Is your personality extraversion reserved type
Extraversion and Introversion - Lexicon of Psychology
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The pair of opposites "extraversion - introversion" describes a stable personality trait and was first used in 1921 by the psychoanalyst Carl Jung in his theory of personality types. In Jung's imagination, psychic energy can either be directed outwards (extraverted) or inwards (introverted) - each related to perception, intuition, thinking and feeling. For Jung, extraverted meant “conscious” and introverted “unconscious”.
The famous German-born psychologist and personality researcher Hans Jürgen Eysenck recognized a fundamental personality dimension in the pair of opposites "extraversion - introversion": people are not either "extroverted" or "introverted", but can be classified with many gradations on a continuum from very introverted to very extroverted .
- thoughtless / reckless
- willing to take risks
- quiet calm
One of Eysenck's great achievements is that he also developed a theory to explain the differences between extroverted and introverted people. Eysenck assumed that the differences were due to differences in the excitability of the cortical brain. Extraverts are sociable, risk-taking, and adventurous because they lack internal stimuli and therefore need external stimuli to achieve optimal levels of cortical arousal.
Extraversion has both genetic and biological origins. The influence of the environment on the development of this personality dimension is rather subordinate. However, recent studies have shown that the sibling order has an influence on the facets of extraversion: firstborns are more active, dominant and willing to take risks, later borns are more social and sociable. Extraverts often perform better at work, e.g. as managers and salespeople. You maintain social contacts more intensively and are more willing to take risks. However, more recent studies also show that especially among top managers (C-level) and innovators, introverted personalities are surprisingly represented, e.g. Bill Gates, Warren Buffett, Steve Jobs, Steven Spielberg.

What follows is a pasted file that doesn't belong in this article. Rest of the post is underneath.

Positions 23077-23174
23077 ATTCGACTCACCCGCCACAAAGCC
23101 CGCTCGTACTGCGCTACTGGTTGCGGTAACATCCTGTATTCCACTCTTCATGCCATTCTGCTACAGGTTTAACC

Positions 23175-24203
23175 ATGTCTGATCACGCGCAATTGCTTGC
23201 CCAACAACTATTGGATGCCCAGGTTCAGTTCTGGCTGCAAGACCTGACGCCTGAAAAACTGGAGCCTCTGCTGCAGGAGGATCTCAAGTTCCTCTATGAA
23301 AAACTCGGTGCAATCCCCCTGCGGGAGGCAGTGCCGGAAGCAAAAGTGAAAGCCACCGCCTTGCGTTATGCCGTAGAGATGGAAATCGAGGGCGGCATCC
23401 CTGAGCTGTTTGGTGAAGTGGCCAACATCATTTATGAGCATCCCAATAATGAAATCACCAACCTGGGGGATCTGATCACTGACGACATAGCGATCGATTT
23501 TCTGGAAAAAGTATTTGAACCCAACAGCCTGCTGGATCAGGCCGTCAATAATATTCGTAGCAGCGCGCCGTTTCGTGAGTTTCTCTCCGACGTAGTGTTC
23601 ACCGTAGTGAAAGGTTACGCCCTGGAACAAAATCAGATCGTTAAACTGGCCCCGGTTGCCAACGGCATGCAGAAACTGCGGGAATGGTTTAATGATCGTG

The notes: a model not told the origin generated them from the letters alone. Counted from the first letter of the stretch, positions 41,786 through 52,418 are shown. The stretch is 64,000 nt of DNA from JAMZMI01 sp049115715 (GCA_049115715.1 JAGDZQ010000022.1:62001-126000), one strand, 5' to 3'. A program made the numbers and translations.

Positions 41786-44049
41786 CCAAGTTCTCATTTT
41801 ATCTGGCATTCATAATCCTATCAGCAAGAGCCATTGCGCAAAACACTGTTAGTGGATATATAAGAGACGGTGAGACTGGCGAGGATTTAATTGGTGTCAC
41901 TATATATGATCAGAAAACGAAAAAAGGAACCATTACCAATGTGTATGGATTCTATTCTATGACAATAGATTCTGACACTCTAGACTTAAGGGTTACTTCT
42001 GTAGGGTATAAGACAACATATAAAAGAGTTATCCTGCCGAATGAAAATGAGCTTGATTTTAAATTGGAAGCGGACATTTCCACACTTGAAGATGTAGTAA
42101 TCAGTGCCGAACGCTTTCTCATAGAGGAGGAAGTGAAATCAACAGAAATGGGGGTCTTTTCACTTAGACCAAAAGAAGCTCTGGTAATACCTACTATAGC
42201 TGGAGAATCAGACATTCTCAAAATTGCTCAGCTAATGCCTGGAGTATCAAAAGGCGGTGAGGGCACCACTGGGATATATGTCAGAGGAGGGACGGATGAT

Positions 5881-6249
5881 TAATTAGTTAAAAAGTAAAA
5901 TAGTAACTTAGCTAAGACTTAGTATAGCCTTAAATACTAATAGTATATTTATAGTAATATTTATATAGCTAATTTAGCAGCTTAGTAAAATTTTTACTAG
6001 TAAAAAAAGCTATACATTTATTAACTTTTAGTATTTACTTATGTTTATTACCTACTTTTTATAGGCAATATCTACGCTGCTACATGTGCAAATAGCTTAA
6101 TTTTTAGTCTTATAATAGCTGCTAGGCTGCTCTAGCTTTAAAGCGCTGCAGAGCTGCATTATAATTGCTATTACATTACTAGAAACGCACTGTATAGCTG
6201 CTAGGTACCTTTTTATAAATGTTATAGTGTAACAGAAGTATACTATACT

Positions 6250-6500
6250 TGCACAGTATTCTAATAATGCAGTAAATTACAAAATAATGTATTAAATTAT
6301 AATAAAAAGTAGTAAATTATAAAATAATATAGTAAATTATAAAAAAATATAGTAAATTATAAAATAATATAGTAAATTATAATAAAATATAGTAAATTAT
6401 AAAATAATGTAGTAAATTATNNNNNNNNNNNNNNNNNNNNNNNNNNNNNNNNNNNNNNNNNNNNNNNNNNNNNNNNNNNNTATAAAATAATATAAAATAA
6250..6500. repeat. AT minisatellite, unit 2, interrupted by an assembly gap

Extraversion and the Big Five
Together with the other two fundamental personality dimensions postulated by Eysenck, neuroticism and psychoticism, the personality dimension "extraversion - introversion" in Eysenck's PEN model forms a three-dimensional coordinate system for describing the human personality.
Today the dimension "extraversion - introversion" is regarded by all leading personality researchers as one of the five most important personality traits (Big Five). It is included in practically every personality test. The Big Five personality dimensions are: extraversion, neuroticism, openness, compatibility and conscientiousness. For example, they can be determined with the Big Five personality test on Psychomeda (online).
- Eysenck Personality Profiler (EPP): Test developed by Eysenck that records different facets of extraversion.
- Myers-Briggs Type Indicator (MBTI) is a psychological test for Jung personality types
- Five Factor Inventory (NEOFFI): Tests the five basic dimensions of personality (neuroticism, extraversion, openness, conscientiousness, tolerance).
- Big Five Personality Test (B5T): Well-known German-language personality test to measure "Extraversion - Introversion" and the other four Big Five dimensions as well as to measure basic motivation
The Big Five Personality Test (B5T) can be taken online and for free on Psychomeda. The test also shows the results according to the DISC model. The evaluation is displayed immediately after the last question. To the Big Five personality test ...
Further sources and web links
Book recommendationsPatrick Hundt (2014). Mind thing: love the introvert in you. CreateSpace. more...
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